On the Senator's 'sanctity of life' proposals, needless to say, I disagree. Banning abortion or overturning Roe v Wade is a cheap and insensitive way to enforce conservative, Christian morals on everyone else. This is the area where individual responsibility and choice should be the determining factor. It is none of the state's business (federal or state levels).

The strategy for victory in Iraq says pretty much what the news sound bites have indicated. I have a problem with the whole thing on several fronts. First, it is largely predicated on a business as usual premise which hasn't changed since the so-called end of the Cold War. We have shifted from an ideological war against communism (which was identified with particular states) to a new ideological war against terrorism (which is considerably more amorphous). For the last century we have been engaged in ideological struggles that have attained the intensity of the religious conflicts of the 16th and 17th centuries. I think it is about time that we got out of that rut. Second, it does nothing to cure us of our presumptuousness. We presume that we have the right (as well as the might) to demand that other people adopt our values, our concerns, tow our line in all things. And if they don't we have the right to chastise them with our military. Third, it relies so largely on conflict and confrontation and in the end on how much military force we are willing to bring to bear. Will Senator McCain, if he is elected President, follow President Bush's lead and declare his openness to negotiation but fail to negotiate honestly in good faith? Or will he dictate what must be the final outcome of the alleged negotiation?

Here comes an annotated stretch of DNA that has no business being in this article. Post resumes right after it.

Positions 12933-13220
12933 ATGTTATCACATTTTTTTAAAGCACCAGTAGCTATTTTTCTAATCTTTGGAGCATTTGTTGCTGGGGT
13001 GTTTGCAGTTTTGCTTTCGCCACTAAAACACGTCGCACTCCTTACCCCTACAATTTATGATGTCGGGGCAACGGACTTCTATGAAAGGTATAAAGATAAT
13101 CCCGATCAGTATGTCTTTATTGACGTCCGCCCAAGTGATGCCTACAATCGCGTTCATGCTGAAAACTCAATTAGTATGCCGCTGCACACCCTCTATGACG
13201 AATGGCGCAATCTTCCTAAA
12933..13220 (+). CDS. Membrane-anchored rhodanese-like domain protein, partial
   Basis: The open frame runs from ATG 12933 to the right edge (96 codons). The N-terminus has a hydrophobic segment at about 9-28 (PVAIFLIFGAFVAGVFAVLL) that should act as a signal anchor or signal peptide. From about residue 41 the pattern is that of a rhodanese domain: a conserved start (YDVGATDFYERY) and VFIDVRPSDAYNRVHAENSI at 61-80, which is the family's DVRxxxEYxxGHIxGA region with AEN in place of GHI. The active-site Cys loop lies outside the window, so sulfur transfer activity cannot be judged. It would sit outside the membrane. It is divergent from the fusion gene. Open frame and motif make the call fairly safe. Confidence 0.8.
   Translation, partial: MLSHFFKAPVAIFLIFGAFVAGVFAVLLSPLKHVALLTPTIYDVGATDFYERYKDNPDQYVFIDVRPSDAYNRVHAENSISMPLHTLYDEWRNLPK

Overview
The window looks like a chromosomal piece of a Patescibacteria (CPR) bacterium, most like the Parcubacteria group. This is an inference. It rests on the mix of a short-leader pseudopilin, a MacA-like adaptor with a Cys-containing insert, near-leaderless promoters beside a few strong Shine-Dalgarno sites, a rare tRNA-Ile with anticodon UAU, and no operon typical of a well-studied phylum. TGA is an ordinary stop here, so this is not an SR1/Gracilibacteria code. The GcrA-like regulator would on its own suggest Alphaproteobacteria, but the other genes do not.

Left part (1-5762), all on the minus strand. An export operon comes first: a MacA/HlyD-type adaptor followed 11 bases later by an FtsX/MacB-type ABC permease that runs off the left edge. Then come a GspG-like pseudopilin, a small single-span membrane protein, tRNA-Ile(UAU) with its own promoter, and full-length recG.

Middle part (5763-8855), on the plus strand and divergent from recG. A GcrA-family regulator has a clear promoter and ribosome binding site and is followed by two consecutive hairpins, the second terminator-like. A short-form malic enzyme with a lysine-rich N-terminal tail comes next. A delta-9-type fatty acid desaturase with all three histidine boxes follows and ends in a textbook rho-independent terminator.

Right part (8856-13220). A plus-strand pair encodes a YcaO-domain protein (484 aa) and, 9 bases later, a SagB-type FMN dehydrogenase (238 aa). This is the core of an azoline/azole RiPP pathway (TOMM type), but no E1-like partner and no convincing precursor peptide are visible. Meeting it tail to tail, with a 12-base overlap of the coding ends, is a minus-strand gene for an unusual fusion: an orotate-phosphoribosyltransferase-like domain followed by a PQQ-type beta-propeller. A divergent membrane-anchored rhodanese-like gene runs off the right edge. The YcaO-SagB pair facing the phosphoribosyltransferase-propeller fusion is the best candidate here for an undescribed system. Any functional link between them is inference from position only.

There is more on Senator McCain's web pages. Please do visit them and make your own decisions on what is written.

Friday, March 28, 2008

Religion/Politics, Phony Revelations, The biggest Social Security Scam, and other things

Mom received a forwarded message today.  It said that the Book of Revelation prophesied that the Anti-Christ would be a charismatic Muslim.  And then asked if Obama might be that Anti-Christ.  Then it suggested that the recipient forward the message to everyone they knew.  My reaction, after a string of swear words, was to note two things.  First, Obama is NOT a Muslim.  That story has been debunked repeatedly.  And his religion is irrelevant in any case.  Second, John wrote Revelation about FOUR HUNDRED YEARS before Muhammad was born.  I have read Revelation several times and I do not remember anything which could specifically describe anyone as a Muslim.  I said after 9/11 that Americans seemed to have lost their backbones and this message convinces me that nothing has changed, at least with some Americans.